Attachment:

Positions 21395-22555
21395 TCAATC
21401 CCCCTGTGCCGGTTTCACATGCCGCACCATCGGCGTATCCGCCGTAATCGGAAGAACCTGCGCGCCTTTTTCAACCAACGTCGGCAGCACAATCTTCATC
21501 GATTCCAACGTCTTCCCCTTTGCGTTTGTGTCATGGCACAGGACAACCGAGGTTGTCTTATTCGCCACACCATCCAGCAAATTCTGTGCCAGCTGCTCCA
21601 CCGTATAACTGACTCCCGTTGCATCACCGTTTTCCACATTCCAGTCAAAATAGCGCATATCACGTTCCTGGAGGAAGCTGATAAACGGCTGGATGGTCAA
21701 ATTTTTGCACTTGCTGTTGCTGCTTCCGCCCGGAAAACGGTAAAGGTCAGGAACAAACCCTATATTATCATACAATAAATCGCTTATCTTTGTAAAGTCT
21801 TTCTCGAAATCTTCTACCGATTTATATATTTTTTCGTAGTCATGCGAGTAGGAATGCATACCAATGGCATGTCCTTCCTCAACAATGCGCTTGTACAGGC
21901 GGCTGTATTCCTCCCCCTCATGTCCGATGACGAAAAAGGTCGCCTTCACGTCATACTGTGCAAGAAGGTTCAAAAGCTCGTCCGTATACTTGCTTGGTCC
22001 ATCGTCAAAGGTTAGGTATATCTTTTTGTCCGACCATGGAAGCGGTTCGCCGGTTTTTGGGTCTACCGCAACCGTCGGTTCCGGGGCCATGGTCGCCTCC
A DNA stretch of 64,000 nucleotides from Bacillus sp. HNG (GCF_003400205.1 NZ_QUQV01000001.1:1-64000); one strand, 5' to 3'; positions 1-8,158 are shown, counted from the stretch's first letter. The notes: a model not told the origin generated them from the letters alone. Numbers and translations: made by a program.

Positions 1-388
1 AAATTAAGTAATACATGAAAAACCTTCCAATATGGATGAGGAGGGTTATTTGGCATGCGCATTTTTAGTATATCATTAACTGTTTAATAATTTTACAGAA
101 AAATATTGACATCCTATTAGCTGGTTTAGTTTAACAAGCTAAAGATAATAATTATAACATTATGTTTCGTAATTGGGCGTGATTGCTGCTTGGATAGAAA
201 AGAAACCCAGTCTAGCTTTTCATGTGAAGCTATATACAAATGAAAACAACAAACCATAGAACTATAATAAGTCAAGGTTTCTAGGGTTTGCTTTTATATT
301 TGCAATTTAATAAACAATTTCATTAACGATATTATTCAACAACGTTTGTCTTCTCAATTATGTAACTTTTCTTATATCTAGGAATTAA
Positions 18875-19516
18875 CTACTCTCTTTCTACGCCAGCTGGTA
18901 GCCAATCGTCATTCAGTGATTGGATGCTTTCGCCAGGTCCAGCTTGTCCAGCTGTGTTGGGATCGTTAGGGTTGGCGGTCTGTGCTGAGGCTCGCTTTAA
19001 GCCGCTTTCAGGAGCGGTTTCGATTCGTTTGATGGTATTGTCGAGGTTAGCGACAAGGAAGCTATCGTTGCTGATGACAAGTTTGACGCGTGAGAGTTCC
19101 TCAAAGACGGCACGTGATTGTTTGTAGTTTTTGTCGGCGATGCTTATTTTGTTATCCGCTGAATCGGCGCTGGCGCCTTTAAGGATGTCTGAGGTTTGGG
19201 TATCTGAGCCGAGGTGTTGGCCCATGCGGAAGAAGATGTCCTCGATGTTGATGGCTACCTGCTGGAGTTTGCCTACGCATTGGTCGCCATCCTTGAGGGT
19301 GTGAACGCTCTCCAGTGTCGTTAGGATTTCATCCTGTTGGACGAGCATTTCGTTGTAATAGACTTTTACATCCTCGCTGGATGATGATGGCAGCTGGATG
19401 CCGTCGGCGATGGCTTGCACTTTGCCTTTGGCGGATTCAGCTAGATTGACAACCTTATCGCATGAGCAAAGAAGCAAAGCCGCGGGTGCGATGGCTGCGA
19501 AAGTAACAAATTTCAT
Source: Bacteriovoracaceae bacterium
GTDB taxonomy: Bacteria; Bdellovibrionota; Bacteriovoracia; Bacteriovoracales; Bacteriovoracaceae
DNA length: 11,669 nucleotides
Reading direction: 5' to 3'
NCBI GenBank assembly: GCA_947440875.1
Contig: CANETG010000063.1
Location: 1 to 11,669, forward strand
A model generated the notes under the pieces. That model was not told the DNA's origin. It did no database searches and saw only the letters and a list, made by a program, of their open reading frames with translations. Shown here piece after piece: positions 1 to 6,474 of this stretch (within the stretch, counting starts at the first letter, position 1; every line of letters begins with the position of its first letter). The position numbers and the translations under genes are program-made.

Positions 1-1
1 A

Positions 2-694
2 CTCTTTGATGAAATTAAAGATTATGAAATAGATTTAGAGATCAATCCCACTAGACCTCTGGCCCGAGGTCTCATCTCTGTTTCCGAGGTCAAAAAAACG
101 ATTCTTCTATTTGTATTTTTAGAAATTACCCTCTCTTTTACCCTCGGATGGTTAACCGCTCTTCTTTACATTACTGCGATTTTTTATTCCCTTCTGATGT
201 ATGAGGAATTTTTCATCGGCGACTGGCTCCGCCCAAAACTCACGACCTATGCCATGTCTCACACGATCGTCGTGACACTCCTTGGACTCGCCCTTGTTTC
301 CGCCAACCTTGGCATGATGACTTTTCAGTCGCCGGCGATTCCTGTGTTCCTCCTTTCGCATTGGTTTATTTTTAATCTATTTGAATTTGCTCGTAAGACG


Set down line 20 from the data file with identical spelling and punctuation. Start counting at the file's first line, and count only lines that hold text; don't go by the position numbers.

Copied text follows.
19101 TCAAAGACGGCACGTGATTGTTTGTAGTTTTTGTCGGCGATGCTTATTTTGTTATCCGCTGAATCGGCGCTGGCGCCTTTAAGGATGTCTGAGGTTTGGG